With football season about two and a half months away, the Washington Redskins are starting to round into shape.
This offseason certainly has not lacked drama in Washington, D.C., where injuries and inexperience have taken center stage with the new season approaching quickly.
There are questions all over the place, ranging from the status of Robert Griffin III's knee to the state of the maligned secondary. How will everything play out?
Luckily for the Redskins, these questions are not as intimidating as years past. There are solutions and there is time for everything to work itself out. With the 2013 season right around the corner, it's time to take stock of the burgundy and gold.
Is Robert Griffin III ready to return? All eyes will be on the star quarterback this offseason.
The storyline that has and will continue to dominate the offseason is without a doubt the health of Robert Griffin III. He already has the most famous knee in D.C. history and fans and media will be keeping tabs on it all the way up to Week 1.
Washington has a good team, but the heart and soul of the squad is Griffin. If he isn't ready to go, then neither is the team. According to ESPN, he is planning to be back by the season opener, but should he be rushing?
In addition, will the offense change to protect him more? These are the questions that will dog RGIII until he suits up. The good news is that all signs thus far appear to be positive, and he should be near 100 percent barring any significant setbacks.
It is arguable whether or not RGIII is the best player on the team, but there is no question that he means a huge amount to the guys in the locker room. Without him, it could be a trying year. Week 1 is about two and a half months away, seemingly plenty of time for this amazing athletic specimen to get back to his full capacity.
Despite being a second-round pick, David Amerson faces a lot of pressure to perform quickly.
The toughest players on the field to diagnose this season will be the rookies trying to take over in the defensive backfield. David Amerson, Phillip Thomas and Bacarri Rambo, fair or not, will face an inordinate amount of pressure to make an impact.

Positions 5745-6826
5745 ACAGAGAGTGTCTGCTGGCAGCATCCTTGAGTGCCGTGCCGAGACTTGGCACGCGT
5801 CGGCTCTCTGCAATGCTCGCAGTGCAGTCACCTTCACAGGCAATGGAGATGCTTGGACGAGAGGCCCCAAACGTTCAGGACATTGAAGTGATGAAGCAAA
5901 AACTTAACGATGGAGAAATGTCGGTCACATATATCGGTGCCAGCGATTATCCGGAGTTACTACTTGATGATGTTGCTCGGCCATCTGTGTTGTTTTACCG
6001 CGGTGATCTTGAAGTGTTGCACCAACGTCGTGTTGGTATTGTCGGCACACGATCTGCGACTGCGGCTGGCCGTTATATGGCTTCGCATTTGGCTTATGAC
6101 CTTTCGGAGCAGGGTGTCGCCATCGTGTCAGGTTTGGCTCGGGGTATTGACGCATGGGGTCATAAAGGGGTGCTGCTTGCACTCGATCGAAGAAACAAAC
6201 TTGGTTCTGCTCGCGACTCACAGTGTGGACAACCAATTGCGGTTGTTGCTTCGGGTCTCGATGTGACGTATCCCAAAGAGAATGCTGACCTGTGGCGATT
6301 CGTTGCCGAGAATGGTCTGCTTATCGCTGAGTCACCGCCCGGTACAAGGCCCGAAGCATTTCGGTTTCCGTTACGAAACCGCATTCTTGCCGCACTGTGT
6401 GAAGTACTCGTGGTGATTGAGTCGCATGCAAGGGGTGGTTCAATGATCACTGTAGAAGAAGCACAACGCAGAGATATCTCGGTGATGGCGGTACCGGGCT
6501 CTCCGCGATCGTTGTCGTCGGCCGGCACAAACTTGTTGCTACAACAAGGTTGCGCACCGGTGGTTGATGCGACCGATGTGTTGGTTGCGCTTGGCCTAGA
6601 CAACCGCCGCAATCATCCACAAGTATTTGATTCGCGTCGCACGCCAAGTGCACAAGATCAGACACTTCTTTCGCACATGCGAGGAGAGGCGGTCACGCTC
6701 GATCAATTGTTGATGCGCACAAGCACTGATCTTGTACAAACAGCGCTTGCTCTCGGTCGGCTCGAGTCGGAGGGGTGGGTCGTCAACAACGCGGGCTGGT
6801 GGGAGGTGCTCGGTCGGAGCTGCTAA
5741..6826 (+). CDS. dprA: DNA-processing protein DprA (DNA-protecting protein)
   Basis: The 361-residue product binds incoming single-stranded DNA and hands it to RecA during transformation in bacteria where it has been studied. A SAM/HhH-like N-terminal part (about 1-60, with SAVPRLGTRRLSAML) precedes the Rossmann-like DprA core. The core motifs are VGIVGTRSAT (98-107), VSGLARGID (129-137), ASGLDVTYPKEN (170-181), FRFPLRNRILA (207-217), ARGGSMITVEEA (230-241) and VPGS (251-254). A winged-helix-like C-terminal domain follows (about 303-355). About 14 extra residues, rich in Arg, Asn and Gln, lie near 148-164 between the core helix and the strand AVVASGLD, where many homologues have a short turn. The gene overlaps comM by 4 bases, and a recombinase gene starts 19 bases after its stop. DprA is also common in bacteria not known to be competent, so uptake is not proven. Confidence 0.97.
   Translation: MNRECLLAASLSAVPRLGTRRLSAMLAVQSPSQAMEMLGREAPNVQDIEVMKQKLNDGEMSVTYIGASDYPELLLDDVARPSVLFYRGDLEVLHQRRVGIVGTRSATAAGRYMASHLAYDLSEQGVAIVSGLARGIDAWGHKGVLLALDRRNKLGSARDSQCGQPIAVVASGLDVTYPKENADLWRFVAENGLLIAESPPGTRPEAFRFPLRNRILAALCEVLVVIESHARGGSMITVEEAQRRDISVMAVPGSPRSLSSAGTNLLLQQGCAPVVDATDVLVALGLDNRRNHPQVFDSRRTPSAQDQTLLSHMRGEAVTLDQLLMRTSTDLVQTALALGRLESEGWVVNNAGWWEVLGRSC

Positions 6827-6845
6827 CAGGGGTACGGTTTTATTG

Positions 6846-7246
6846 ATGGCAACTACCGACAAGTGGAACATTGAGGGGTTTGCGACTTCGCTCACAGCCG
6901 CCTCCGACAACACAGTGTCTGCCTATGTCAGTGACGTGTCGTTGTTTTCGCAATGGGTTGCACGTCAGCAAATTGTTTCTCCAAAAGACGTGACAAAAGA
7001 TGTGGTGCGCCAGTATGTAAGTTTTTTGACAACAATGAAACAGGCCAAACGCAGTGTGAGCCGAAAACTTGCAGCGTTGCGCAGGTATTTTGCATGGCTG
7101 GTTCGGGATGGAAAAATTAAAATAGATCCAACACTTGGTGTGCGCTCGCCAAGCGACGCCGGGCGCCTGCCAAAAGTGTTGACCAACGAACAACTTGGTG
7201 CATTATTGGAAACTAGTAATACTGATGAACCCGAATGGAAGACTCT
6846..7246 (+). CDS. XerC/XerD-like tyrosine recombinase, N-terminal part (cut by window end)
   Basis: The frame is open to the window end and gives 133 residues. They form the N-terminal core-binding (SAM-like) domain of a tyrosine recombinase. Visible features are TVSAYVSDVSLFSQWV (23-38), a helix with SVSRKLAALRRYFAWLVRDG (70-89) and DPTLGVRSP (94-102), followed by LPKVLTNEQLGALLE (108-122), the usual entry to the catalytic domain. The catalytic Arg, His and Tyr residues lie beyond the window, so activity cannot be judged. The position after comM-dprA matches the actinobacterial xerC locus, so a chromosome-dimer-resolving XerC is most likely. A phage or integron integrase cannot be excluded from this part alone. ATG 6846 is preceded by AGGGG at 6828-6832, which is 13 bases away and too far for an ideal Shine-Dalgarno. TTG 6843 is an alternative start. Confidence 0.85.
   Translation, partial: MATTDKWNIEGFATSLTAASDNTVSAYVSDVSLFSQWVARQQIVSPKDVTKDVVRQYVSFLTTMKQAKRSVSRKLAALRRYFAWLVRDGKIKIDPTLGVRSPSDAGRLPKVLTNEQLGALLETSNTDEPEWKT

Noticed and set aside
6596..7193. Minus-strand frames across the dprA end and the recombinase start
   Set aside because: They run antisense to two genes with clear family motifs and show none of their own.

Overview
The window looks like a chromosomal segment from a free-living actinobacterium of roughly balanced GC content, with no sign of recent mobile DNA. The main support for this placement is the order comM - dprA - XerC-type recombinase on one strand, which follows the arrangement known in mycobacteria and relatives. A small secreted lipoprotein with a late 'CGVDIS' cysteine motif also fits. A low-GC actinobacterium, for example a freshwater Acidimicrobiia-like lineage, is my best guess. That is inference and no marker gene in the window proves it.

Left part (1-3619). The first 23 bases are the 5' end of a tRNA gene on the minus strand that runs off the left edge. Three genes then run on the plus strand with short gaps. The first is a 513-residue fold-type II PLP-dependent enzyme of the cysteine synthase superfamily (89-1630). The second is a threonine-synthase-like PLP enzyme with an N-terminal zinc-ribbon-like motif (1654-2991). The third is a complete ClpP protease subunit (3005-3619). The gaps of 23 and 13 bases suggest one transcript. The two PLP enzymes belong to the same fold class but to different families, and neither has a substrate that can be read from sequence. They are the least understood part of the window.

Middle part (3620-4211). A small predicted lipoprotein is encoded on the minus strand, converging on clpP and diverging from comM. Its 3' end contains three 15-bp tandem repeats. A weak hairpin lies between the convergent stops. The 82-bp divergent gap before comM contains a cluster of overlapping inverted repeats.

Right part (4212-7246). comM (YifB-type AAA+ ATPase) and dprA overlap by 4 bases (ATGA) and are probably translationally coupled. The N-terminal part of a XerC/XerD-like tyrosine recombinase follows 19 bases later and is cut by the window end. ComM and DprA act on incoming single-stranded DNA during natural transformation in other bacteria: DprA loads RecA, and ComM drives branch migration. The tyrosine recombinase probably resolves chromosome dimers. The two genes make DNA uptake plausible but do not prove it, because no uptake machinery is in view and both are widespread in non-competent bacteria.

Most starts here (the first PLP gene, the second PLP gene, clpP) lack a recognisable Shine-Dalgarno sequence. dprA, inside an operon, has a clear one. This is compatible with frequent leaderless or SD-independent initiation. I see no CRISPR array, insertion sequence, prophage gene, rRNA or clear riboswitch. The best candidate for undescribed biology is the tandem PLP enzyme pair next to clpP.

Though the three young players were all drafted after the first round, they will still be expected to pick up the slack for a unit that ranks among the league's worst.
In a recent press conference, defensive coordinator Jim Haslett has been very complimentary of his new players, saying that they have shown flashes of greatness. They still have a lot to learn, but the defense's performance in 2013 could very well depend on how soon the rookies develop. There are no good options in that backfield, and it could fall on their shoulders to fix the issue.
The read option won't disappear from Washington's playbook, but the Redskins could scale back in 2013.
The zone read option vaulted the Redskins from the offensive cellar to one of the most exciting and productive units in the NFL last year. It didn't come without a downside though, specifically the health and well-being of Robert Griffin III.
Kyle Shanahan has stated that he's willing to run almost the same scheme in 2013. This is smart because a quick glance at RGIII's injuries in 2012 shows that they were more a product of his inefficiency inside the pocket than his recklessness outside of it.
Still, it would also be smart to scale back on RGIII's tendency to run, mostly because he is recovering from a serious injury and should definitely be pampered. He means so much to the franchise that another serious injury could have major ramifications.
Nonetheless, it appears that Washington's offense will be just as creative and dangerous as it was last year. All that matters is that the quarterback remain healthy, and fans should trust the coaches to do their best to keep their most valuable asset on his feet.
Jawan Jamison is one of a host of running backs who could be the second option behind Alfred Morris in 2013.
The Redskins had the No. 1-ranked rushing offense in the NFL last year, but they will have to make some changes to even come close to repeating that.
Almost 90 percent of the team's total yardage came courtesy of Alfred Morris and RGIII. Morris, while a superb talent, will likely not reach 1,600 yards for a second year in a row, and RGIII will certainly run less than he did as a rookie to keep his knee healthy.
That means that someone will have to provide a change of pace behind Morris, something the Redskins had absolutely nothing of last year. The second-leading rusher in the backfield was Evan Royster, and he gained all of 88 yards on 23 carries.
There are many options. The Redskins smartly drafted Jawan Jamison and Chris Thompson, two guys who fit the mold of a third-down back. In addition, Royster will be back and so will the oft-injured but versatile Roy Helu.